Gifts, Gratuities and Non-Cash Compensation (Rule G-20): Among other things, a dealer is prohibited from giving, directly or indirectly, any service or thing of value in excess of $100 per person per year in relation to the municipal securities activities of the recipient’s employer, with certain exceptions. Revisions to MSRB Rule G-20 become effective on May 6, 2016. For an overview of the revised rule, please see our November 20, 2015 Client Alert available here.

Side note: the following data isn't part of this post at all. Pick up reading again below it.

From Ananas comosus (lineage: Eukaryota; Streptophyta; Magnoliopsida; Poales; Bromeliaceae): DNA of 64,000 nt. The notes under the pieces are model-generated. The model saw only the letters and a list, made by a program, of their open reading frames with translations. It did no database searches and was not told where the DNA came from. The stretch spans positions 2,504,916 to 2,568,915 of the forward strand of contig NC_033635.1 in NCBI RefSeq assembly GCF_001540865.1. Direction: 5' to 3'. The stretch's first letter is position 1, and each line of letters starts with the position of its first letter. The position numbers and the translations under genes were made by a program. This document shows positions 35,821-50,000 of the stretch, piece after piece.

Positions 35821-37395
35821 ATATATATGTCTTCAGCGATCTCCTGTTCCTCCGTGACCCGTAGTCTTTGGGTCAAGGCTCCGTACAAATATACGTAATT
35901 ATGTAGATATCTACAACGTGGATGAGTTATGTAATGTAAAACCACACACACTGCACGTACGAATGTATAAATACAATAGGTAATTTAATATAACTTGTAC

Supervisory Procedures (Rule G-27): Dealers must supervise the conduct of their municipal securities activities and establish a supervisory system that is reasonably designed to achieve compliance with applicable securities laws and regulations and MSRB rules. The MSRB believes that a reasonably designed supervisory system would address when the dealer is effecting any transaction in, or inducing or attempting to induce the purchase or sale of, a municipal security and that this could include private placements of debt with a single purchaser (including bank or other loans) or a direct purchase of a variable rate demand obligation by a bank followed by a restructuring of the terms of the obligation. The MSRB also notes that engaging unqualified outside service providers to deliver core compliance functions, such as recordkeeping and trade reporting, or failing to manage the relationship vigorously, can create compliance failures, including those related to system vulnerabilities and possible cybersecurity threats.